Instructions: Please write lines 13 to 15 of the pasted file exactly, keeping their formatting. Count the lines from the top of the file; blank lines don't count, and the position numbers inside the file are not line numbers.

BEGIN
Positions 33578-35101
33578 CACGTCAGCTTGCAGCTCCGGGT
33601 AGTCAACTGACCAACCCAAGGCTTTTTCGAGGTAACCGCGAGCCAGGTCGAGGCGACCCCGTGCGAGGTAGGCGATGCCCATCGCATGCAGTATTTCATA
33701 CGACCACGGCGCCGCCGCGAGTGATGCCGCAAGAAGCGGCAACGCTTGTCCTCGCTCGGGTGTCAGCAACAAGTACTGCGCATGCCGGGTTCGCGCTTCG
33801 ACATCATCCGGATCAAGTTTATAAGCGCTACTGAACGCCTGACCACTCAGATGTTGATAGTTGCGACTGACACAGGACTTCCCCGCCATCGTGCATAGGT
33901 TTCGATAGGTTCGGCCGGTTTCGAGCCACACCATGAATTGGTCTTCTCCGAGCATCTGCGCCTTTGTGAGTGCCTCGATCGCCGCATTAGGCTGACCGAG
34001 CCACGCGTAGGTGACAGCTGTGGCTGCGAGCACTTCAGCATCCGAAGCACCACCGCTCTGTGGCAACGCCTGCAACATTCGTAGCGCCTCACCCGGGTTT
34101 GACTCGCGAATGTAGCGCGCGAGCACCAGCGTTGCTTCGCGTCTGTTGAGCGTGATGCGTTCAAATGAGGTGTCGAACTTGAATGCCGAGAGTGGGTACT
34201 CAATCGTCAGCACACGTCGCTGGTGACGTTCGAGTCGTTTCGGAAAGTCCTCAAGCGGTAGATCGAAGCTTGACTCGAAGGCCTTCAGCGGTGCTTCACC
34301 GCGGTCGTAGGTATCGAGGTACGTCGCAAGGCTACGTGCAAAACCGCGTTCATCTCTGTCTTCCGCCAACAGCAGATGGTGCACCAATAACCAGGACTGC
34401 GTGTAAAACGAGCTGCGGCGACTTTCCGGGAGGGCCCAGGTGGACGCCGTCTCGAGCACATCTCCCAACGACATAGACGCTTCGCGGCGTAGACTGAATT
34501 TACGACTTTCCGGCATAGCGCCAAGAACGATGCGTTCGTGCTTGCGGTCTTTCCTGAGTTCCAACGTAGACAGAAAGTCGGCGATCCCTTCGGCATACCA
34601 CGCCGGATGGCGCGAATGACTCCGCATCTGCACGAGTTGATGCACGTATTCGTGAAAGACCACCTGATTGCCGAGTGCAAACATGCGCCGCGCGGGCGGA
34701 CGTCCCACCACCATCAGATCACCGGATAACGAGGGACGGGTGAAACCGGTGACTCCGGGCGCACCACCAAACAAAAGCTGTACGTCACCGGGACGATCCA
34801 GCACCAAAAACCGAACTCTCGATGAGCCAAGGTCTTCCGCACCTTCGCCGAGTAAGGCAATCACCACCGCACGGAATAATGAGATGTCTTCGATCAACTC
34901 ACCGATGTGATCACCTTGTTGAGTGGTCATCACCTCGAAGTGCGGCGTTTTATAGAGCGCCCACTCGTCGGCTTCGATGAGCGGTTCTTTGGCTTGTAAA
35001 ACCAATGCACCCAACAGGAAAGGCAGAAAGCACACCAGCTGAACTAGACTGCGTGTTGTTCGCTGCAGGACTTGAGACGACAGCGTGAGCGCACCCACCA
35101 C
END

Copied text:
34601 CGCCGGATGGCGCGAATGACTCCGCATCTGCACGAGTTGATGCACGTATTCGTGAAAGACCACCTGATTGCCGAGTGCAAACATGCGCCGCGCGGGCGGA
34701 CGTCCCACCACCATCAGATCACCGGATAACGAGGGACGGGTGAAACCGGTGACTCCGGGCGCACCACCAAACAAAAGCTGTACGTCACCGGGACGATCCA
34801 GCACCAAAAACCGAACTCTCGATGAGCCAAGGTCTTCCGCACCTTCGCCGAGTAAGGCAATCACCACCGCACGGAATAATGAGATGTCTTCGATCAACTC